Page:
Thurston County MRC

Thurston County MRC

Monday, June 3, 2013

May 2013 MRC Recap

May 2013 was a busy month! MRC participated in and/or sponsored the following:
  • May 1 Blood Drive            
  • May 2 Psychological First Aid Course 
  • May 8 Leadership Meeting 
  • May 16 and May 20 New Volunteer Orientations
  • May 21-23 Participation in State WaServ Exercise
  • May 30 Introduction to Disease Investigation

Friday, May 3, 2013

May 1 Blood Drive a Success!

The Blood Drive on May 1 was a huge success - we had 28 donors (goal was 25) and 14 people donasted for the very first time.  Thanks to everyone who participated!

Monday, April 22, 2013

Register Online Now for May 1 Blood Drive

The Thurston County Medical Reserve Corps and Thurston County Public Health & Social Services invite you to GIVE THE GIFT OF LIFE: ALL ARE WELCOME!

Wednesday, May 1st
9am – 3pm (closed 11-12)
Thurston County Public Health and Social Services Building: 412 Lilly Road NE, Olympia, Washington, Room 107 B & C

Register online here

New Medical Reserve Corps Coordinator Hired

New Medical Reserve Corps Coordinator, Cindy Meyer (center), is pictured with Sue Poyner, Emergency Response Coordinator (left), and Dr. Diana Yu, Health Officer, (right).

Cindy Meyer began her employment at Thurston County Health & Social Services on April 16. She comes to the Thurston County Medical Reserve Corps with extensive experience in volunteer management, most recently at Family Support Center. Cindy is excited about working with volunteers and in the field of emergency management, both are very close to her heart.

Monday, February 11, 2013

MRC Program Job Annoucement

I am very pleased to announce the opening of the Education and Outreach Program Assistant position at Thurston County Public Health and Social Services. This position will support the coordination of the Medical Reserve Corps Volunteer program and other preparedness and response activities. 

Please feel free to share with others. Thanks for you help in getting the word out.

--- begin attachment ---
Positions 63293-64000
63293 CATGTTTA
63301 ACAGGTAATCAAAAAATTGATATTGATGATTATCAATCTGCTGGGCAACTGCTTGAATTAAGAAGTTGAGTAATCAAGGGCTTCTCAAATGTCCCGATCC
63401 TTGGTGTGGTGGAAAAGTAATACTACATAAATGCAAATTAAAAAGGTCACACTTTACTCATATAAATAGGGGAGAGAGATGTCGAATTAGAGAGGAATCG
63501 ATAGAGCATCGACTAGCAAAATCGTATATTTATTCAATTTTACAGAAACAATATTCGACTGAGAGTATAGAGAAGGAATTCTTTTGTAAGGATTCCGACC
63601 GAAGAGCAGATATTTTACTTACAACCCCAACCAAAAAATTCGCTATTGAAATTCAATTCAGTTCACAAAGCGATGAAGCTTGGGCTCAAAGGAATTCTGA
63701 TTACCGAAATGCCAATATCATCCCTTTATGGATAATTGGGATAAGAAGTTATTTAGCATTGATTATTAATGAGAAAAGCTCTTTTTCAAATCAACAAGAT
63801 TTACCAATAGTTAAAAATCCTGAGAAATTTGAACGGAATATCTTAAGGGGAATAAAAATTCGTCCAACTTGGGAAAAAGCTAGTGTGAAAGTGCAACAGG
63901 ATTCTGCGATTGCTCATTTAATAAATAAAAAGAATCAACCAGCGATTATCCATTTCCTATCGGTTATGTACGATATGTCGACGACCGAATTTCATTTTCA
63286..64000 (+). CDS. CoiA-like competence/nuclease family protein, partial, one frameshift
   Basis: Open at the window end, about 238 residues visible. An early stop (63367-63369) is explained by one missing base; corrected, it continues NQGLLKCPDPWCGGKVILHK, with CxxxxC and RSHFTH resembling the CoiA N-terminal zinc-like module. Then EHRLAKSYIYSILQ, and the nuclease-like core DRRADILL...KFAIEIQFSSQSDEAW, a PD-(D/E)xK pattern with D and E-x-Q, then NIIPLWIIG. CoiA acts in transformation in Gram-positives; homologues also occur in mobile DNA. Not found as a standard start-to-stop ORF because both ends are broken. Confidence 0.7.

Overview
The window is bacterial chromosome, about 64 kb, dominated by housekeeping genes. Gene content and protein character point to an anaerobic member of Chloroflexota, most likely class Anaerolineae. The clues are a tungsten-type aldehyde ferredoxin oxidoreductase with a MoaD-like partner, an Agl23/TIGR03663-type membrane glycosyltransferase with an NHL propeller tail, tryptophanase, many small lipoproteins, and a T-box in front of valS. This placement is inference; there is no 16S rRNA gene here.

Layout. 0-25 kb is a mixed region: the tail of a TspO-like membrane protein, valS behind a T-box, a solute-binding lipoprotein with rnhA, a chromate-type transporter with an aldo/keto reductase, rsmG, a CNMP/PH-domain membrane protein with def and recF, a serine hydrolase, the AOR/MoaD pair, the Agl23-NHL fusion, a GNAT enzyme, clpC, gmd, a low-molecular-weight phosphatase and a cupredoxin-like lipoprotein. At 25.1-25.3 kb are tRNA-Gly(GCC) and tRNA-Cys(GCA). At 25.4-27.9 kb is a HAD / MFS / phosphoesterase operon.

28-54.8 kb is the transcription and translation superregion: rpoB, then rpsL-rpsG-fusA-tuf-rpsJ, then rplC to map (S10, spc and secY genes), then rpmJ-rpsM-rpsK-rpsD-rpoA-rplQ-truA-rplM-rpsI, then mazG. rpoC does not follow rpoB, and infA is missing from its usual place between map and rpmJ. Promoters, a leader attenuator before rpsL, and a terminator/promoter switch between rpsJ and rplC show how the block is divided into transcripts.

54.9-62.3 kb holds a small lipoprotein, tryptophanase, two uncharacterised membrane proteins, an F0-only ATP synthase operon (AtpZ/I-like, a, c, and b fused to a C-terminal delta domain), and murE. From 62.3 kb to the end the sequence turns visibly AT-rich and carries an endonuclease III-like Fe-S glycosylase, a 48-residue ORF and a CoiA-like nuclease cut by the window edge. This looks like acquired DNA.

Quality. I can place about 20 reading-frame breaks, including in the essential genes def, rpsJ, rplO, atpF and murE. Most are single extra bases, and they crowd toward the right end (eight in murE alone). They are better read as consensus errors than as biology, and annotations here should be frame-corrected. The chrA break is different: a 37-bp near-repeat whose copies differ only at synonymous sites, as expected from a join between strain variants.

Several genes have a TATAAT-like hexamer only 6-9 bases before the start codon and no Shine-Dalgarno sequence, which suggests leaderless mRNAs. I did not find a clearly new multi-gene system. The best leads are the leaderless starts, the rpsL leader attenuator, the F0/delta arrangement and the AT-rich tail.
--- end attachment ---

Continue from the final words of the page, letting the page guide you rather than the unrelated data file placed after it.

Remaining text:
For more information, please visit the Thurston County internet at:

Wednesday, December 26, 2012

A Disaster Preparedness Christmas Poem

The Night After The Earthquake by Sheila Sund, MD

‘Twas the night after the earthquake, and all through the town
all the people were helping with nary a frown.
The bolted up bookshelves and chimneys still stood.
Who knew earthquake proofing would work out so good?

The children were nestled in sleeping bags and sweats
While next to them snuggled their dear rescued pets.
And Dad in his work boots and I in white coat
Were resting a moment and reviewing our notes.

When suddenly around us, there arose such a clatter!
“It’s only an aftershock”, I said. “It won’t matter.”
We hit the floor, rolled under the table.
Drop, Cover, and Hold – whenever you’re able.

We emerged from our tent to the quiet moonlit night
and waved to the neighbors – “everything is all right”.
When what to our volunteer teams should appear -
a supply laden helicopter and a fresh stash of gear.

And a National Guard pilot, so well-trained in his job,
I knew he would land in our field with no prob!
He rapidly touched down; his team – out they came.
They grabbed boxes and equipment and called us by name

“For CERT team, for Watch Captain, for your MRC.
Here are your supplies. What else do you need?”
I replied that our med team wanted transport for three
Dash them to the hospital – surgery I foresee.

As dry dust from debris piles around us did swirl,
the helicopter took off, its rotors awhirl.
We paused for a moment as further they flew,